The bond market in North America has sold off somewhat this morning, in part reflecting mildly positive economic data in the US. Initial and Continuing Jobless Claims for the last week were 415k and 3.925MM respectively, with both having managed to better the street’s forecast by a sliver. The magnitude of the selloff, however, is outsized compared to this data alone and appears to reflect heightened inflationary concerns as commodities have rallied sharply in recent days.
Friday is a big day in Canada and the US as the January Employment / Unemployment Reports and related items are released.
27. January 2011 11:04
Bonds are relatively steady this morning in spite of some disappointing economic data in the US:
- Durable Goods Orders [Dec] -2.5% (exp. +1.5%)
- Durable Goods ex Transportation [Dec] +0.5% (exp. +0.9%)
- Initial Jobless Claims 454k (exp. 405k)
- Continuing Jobless Claims 3.991MM (exp. 3.873MM)
While the durable goods orders were quite weak, the November set was revised higher, providing a bit of an offset. There is no such balance in the case of the jobless numbers.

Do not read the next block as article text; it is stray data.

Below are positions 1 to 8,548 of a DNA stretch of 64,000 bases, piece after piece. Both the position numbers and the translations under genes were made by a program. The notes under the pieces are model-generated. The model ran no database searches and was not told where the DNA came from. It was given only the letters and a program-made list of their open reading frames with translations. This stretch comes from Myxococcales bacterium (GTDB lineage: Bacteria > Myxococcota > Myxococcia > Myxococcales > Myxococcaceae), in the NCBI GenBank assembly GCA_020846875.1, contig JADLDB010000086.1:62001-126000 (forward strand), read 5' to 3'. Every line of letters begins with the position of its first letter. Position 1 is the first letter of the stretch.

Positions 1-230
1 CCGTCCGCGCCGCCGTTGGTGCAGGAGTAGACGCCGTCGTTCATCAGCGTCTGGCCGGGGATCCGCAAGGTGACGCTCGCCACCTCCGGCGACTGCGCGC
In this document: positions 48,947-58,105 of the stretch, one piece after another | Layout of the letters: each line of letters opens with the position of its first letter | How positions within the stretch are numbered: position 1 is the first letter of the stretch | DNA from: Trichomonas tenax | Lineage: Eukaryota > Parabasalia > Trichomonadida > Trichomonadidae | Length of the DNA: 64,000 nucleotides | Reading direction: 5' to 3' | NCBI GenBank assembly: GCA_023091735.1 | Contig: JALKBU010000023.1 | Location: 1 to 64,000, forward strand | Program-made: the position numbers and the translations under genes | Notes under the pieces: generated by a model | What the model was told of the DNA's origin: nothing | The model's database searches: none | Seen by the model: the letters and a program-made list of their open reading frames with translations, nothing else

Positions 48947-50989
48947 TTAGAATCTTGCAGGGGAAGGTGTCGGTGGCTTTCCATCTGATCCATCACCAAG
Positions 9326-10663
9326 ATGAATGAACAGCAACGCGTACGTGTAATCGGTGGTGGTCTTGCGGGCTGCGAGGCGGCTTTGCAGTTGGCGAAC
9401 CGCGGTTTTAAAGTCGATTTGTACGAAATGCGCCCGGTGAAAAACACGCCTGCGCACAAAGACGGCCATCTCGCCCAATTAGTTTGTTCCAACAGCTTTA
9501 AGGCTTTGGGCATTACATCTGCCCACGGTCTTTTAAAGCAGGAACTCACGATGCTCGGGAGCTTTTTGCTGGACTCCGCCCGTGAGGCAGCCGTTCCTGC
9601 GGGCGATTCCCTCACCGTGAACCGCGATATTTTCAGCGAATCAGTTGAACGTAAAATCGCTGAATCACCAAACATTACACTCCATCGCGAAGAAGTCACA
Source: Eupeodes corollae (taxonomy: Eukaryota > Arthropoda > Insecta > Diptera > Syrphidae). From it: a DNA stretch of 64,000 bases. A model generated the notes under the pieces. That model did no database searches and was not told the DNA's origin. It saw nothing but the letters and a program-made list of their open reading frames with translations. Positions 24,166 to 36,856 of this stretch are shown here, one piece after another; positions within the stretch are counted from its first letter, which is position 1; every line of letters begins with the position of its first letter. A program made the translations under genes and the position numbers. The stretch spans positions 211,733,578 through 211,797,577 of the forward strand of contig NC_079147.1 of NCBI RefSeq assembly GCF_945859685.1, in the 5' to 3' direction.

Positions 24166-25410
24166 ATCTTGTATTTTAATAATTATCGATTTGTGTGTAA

Globally, S&P downgraded Japan’s credit rating, reminding markets that sovereign debt issues have not gone away. Evidently a debt to GDP ratio of 200% warrants a AA- rating, not the AA level that it had enjoyed at 195%.
There is no Canadian data out until Monday when we get Real GDP numbers for December, but watch Friday morning’s advance estimate of Q4 GDP in the US.
20. January 2011 10:57
The bond market has sold off a bit this morning, in large part due to some better than expected US economic data. These include:
- Initial Jobless Claims for last week were 404k (420k expected)
- Continuing Jobless Claims for last week were 3.861MM (3.985MM expected)